Key point: The M4 isn't the best weapon out there.
The U.S. Army’s standard infantry weapon repeatedly overheated and jammed during a bloody 2008 battle in Afghanistan. The Washington Times reported last week on the reported failure of the M-4 carbine during the fierce firefight in Wanat, during which the Taliban nearly overran an Army outpost.
A direct descendant of the Vietnam War-era M-16, the more compact M-4 is the Army’s standard-issue weapon. The ground combat branch has half a million of the semi-automatic weapons in service and has signed contracts for 120,000 more.
The Army and manufacturers are improving the M-4 to reflect battlefield lessons, but it’s unclear whether these upgrades will prevent another near-catastrophe like occurred at Wanat.
In the early morning hours of July 13, 2008, a Taliban force of between 100 and 200 fighters attacked an American Forward Operating Base guarded by 48 soldiers of 2nd Platoon, Chosen Company—part of 2nd Battalion, 503rd Infantry Regiment.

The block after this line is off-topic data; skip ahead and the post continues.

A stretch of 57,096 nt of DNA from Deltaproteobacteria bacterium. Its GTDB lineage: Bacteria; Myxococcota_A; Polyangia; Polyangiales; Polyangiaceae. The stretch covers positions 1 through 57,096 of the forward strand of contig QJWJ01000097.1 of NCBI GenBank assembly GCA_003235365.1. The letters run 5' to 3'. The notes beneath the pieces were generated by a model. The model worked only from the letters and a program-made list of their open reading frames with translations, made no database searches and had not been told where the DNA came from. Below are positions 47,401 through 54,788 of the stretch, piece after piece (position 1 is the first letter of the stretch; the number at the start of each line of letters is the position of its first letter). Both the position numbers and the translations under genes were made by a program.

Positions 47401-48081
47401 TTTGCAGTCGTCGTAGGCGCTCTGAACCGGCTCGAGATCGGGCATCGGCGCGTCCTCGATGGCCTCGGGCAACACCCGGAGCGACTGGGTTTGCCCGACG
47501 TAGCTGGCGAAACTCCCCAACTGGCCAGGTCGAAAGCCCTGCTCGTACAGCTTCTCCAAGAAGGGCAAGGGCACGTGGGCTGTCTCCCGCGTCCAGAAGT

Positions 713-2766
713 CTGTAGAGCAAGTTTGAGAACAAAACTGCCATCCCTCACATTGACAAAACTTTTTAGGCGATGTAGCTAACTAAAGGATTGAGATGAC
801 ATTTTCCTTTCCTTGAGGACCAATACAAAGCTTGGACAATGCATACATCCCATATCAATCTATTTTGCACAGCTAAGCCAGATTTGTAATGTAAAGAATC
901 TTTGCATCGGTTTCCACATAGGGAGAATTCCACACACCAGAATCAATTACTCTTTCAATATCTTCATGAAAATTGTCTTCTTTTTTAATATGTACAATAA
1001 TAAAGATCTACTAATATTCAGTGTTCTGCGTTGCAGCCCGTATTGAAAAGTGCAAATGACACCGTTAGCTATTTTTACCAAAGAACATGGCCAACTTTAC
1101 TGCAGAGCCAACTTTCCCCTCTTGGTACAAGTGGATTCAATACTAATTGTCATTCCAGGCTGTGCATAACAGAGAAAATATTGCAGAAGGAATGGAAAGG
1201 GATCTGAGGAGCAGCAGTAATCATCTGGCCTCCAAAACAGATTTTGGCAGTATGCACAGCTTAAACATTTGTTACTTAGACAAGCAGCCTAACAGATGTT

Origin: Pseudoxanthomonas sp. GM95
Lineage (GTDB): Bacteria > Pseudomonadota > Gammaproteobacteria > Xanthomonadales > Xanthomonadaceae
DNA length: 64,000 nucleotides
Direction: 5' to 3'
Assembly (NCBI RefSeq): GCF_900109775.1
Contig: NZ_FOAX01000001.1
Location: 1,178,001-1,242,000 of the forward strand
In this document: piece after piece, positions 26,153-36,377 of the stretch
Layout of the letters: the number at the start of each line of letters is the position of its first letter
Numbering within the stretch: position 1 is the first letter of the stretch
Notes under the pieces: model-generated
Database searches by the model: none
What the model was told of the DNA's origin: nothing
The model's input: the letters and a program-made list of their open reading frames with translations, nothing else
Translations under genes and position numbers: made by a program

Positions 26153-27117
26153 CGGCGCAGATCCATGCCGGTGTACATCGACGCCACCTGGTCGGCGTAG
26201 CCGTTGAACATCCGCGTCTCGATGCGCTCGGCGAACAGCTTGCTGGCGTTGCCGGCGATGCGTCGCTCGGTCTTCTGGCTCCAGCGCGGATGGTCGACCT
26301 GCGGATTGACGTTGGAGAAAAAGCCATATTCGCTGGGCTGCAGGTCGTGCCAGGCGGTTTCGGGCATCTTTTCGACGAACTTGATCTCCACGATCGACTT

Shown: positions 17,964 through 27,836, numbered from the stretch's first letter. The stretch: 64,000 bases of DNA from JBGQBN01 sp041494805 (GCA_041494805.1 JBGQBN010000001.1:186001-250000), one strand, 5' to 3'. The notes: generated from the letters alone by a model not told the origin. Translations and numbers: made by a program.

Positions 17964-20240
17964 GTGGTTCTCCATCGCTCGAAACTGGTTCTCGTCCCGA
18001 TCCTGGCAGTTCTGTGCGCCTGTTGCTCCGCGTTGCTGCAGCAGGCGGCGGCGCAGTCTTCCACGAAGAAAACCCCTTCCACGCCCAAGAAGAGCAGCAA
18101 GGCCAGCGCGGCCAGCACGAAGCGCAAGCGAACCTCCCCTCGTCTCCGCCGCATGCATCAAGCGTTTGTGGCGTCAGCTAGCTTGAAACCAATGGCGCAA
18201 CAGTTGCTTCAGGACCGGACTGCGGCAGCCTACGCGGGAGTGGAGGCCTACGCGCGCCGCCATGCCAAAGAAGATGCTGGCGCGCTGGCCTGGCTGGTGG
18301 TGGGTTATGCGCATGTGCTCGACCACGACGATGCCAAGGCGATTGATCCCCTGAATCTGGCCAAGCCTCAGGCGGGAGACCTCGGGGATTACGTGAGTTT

The paratroopers had just arrived in the area five days prior. The Taliban had been watching—and attacked before the platoon could finish setting up its defenses, which typically include walls, razor wire and machine guns.
Firing machine guns, rocket-propelled grenades and mortars, the Taliban swarmed the American position. The U.S. soldiers called in Apache attack helicopters, 155-militmeter howitzers and even a B-1 heavy bomber to pound the attackers.
The Americans held their ground. But nine soldiers died and 27 suffered wounds. Around 50 Taliban died and evidence suggests 40 were wounded.
What went wrong?
In stand-up fights like Wanat, whichever side is able to generate fire superiority—in other words, throw out more lead—has the advantage. This is particularly important for the defenders, as sheer firepower can slow the attackers’ advance until help arrives.
The paratroopers had brought to the outpost two heavy machine guns, two automatic grenade launchers and an anti-tank missile. These were supposed to be the linchpins of Wanat’s defenses, but accurate Taliban fire disabled most of these heavier weapons early in the battle.